Your daughter goes rollerblading and twists her ankle pretty badly. A misstep off the curb, and your wrist takes the brunt of the fall. An injured limb can cause intense pain. But how can you tell if the injury is serious enough to warrant a trip to the ER — or if you’re better off popping a pain reliever and taking a wait-and-see approach?

For a lot of people, the knee-jerk reaction is to rush to the ER. But if you’re not dealing with a break, emergency room docs say that heading to the ER can be a waste of time and money, not to mention unnecessary X-rays. A sprain, which involves the straining or tearing of a ligament (fibrous tissue that connects two bones and supports a joint), doesn’t require emergency medical attention. But depending on the severity of the sprain, you may need to see a physician or orthopedist, or go to an urgent care center.

Learn the signs that signal a fracture or sprain, and follow these simple guidelines for treatment.

When to head to the ER

The obvious signs that you have a fracture and need to head to the ER right away: The bone is deformed, protruding into the skin or breaking through it. “In the case of deformity or if a bone is protruding, you run risk of an infection, or damaging blood vessels or nerves and risking long-term complications, if you don’t get it looked at immediately,” says Seth Podolsky, MD, emergency medicine physician at the Cleveland Clinic.

Head to the ER immediately if the injured person shows any of these signs — even if the bone doesn’t look obviously broken:

  • Loss of function. The injured limb or joint can’t be moved; a foot or leg can’t hold weight.
  • Discoloration. Blue, black or green bruising can occur when a broken bone damages the surrounding blood vessels (a sprain can also cause bruising).
  • Tingling, numbness, pale or cold skin. The broken bone could be pressing on a nerve or could have severed a nerve.
  • The affected area is hot and inflamed, or you have a fever. All of these reactions signal infection.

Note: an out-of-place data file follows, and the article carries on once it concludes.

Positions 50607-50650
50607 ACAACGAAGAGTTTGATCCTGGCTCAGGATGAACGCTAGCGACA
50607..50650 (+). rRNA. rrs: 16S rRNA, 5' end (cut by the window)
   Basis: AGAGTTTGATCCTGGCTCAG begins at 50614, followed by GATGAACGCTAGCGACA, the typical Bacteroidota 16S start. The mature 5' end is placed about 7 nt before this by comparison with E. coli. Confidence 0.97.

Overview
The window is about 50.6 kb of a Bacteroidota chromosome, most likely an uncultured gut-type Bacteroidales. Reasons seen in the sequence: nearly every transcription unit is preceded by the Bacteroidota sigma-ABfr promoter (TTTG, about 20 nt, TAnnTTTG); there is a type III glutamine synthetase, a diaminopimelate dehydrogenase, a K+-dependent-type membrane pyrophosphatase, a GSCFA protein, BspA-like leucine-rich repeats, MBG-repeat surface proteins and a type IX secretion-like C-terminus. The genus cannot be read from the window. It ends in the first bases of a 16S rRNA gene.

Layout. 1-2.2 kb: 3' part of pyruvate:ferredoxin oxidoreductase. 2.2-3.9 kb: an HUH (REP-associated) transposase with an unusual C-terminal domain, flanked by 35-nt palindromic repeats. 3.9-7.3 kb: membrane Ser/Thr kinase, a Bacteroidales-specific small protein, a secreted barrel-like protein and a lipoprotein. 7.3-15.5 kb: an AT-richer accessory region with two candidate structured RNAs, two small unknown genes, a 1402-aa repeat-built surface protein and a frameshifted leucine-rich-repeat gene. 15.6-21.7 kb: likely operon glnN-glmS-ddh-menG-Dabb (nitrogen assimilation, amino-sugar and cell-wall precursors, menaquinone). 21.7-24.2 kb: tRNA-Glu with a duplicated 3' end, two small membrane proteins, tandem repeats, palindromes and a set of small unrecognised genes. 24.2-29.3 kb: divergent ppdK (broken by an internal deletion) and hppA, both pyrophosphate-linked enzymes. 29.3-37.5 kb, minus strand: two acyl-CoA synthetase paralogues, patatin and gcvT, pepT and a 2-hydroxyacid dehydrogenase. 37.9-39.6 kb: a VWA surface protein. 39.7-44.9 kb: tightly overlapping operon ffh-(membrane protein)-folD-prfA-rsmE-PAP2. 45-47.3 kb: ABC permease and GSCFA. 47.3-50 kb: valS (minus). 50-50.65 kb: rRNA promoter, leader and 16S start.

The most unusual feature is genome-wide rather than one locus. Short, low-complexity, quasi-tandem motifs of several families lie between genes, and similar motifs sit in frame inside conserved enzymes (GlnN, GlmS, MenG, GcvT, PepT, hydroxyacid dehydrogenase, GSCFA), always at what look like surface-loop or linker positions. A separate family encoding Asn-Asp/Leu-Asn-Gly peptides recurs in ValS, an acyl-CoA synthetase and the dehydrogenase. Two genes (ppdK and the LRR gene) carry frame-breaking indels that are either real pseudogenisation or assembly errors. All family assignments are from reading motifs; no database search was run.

What happens at the ER

If the ER doctor can’t determine from the physical exam whether there’s a fracture or a sprain, she’ll recommend an X-ray. If the fracture is a simple break, the ER doc will immobilize the area with a splint while the swelling goes down. You’ll then be instructed to see an orthopedist a few days later to have a cast put on. With more complex breaks, the bone will be realigned manually or may require surgery. Again, a cast won’t be put on until the swelling goes down.

If the bone isn’t broken, but there is a sprain, the doctor may still apply a splint or Ace bandage to help immobilize the area. “In my experience, you can have as much pain with a strain as with a break,” says Podolsky. Stabilizing the area helps prevent movement that can be painful and cause further injury. 

When an office visit makes sense

If emergency treatment isn’t needed, but the pain persists despite taking an over-the-counter pain reliever and/or there’s lots of swelling (without the more serious symptoms mentioned above), you’re likely dealing with a sprain. A pediatrician, general practitioner or orthopedist can determine the level of injury. Based on this, the doctor may recommend no sports/exercise or limited activity until the injury has fully healed. A soft brace or an Ace bandage over a splint may be applied.The location and severity of the sprain will determine how long it takes to heal, which could be anywhere from two weeks to three months. 

Laurie Tarkan is an award-winning health journalist for the New York Times, national consumer magazines and websites.